Liberian Women Mass Movement for Peace and the Logic of Political Survival

Rewant Prakash
Aug 17, 2018 · 6 min read

Political Use of Social Media

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Women have been an essential part of bringing peace in the Liberian history. All throughout the duration of civil war, Liberian women faced horrible atrocities under the regime of President Charles Taylor who took over control of the government in a coup in 1989. Women were raped, physically assaulted, and had to go through the pain and violence inflicted by men in the armed combatants on a regular basis. These women saw their young sons snatched away and enrolled into armed rebellions while their daughters were sexually violated in turns by different men right in front of their eyes (“Saying Yes to Peace”, 2). They were drugged and trafficked from one place to another while bearing through the pain of losing all their loved ones. After going through all this trauma, Liberian women belonging to different background and class, as well as different religious affiliations came together under the leadership of Leymah Gbowee to form Liberian Women Mass Movement for Peace and challenge the patriarchy to restore peace.

Liberian Women Mass Movement for Peace were united as women who have had enough and were unable to take more. As the situation deteriorated everyday, the number of women joining the movement grew exponentially. They all stood together not for a political cause, but to find a peaceful resolution that may end the conflict and lead to deployment of international peacekeeping forces to restore balance. Gbowee shared a powerful message saying that “Giving up wasn’t an option. Peace was the only way we could survive. We would fight to bring it” (“Saying Yes to Peace”, 5). They only wore the color white and removed all the jewelry and makeup to hide their diverse background and represent a united group.

The Logic of Political Survival would classify Liberian Women Mass Movement for Peace as a part of the selectorate, but never a part of the winning coalition. It is interesting to note that these women had always been a disenfranchised group under the rule of Charles Taylor. The needs and necessities of these women were constantly ignored while the power dynamics always favored Charles Taylor. After growing “increasingly and systematically marginalized” (“Saying Yes to Peace”, 4), Liberian women organized themselves as Liberian Women Mass Movement for Peace to become a part of the selectorate. There was a transitional period where these liberian women started supporting the challenger, Ellen John Sirleaf, who went on to become the first female presidential candidate. It was their combined efforts and the logic of political survival that led these women to ultimately elect the first women president of Liberia and thus becoming a part of the winning coalition.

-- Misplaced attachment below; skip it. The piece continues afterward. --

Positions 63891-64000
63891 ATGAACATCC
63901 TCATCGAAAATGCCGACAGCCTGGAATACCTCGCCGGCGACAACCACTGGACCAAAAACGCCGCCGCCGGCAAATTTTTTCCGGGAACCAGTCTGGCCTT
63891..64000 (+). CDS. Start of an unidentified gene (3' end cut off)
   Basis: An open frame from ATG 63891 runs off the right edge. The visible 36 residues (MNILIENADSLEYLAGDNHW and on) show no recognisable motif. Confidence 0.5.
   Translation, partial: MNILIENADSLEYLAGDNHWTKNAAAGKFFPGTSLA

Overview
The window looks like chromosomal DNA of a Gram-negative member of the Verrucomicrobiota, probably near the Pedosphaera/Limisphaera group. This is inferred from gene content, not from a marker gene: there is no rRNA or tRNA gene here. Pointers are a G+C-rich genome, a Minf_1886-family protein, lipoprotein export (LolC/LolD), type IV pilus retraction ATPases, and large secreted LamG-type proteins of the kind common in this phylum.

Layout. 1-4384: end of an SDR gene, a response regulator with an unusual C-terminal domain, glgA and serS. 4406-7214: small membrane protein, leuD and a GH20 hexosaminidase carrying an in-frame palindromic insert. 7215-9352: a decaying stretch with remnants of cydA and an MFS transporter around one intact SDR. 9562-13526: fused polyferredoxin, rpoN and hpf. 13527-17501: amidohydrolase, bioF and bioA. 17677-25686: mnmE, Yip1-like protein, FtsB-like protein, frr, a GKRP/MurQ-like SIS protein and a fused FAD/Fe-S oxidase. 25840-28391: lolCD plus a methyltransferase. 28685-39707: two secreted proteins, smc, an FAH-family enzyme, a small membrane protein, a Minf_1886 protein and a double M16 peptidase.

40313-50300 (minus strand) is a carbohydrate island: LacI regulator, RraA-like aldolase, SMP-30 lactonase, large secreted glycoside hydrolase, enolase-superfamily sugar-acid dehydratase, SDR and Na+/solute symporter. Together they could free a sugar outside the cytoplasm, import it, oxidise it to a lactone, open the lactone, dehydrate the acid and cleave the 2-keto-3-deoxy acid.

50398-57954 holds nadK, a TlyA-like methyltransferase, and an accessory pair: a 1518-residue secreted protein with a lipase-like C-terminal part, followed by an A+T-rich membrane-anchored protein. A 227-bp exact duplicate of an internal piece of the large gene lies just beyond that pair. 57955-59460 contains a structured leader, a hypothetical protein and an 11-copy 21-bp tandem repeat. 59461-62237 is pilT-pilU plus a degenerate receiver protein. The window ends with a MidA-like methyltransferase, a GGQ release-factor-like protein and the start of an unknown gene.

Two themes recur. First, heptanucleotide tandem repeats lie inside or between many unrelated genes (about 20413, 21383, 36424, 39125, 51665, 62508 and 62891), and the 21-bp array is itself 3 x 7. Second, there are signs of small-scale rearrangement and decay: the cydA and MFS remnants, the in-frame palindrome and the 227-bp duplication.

Before the 2005 elections, Charles Taylor intentionally did not build the telecommunication infrastructure as a means to keep a check on flow of information from one person to another. This was a systematized strategy to stop people from coordination and organization, which could have possibly lead to a rise of coup against Taylor. Christopher Kedzie classifies this strategy as a part of dictator’s dilemma in his dissertation The Case of Soviet Union: The Dictator’s Dilemma. Kedzie further elaborates on this conservative dilemma that an authoritarian government faces, whether to build the infrastructure for new media such as cell phone network and the internet, or to censor and limit this new media for a better control over the population.

Development of new media infrastructure would have lead to an increase in flow of information amongst the people, giving them an opportunity to organize and synchronize that may result in a decrease in authoritarian control over the people. Kedzie highlights this point by stating that “Interactive media, like telephones, can approach universal access, but the number of recipients per message is rarely more than one. Influence increases as more people get the word and autonomy increases with the percentage of the society that can originate and share its own ideas” (Kedzie). Limiting or banning this new media could lead the people to protest and radicalize against the otherwise authoritarian government that has managed well to keep their people in control and silence. Kedzie further explains that a dictator’s task is “to maximize influence while limiting autonomy”. Technological improvement makes it hard for a dictator to maximize this influence while giving them a platform for free speech and easy flow of information. Ideally, it is best for a dictator to be in a position where “everybody receives all of the leader’s dictates and none from anyone else” (Kedzie).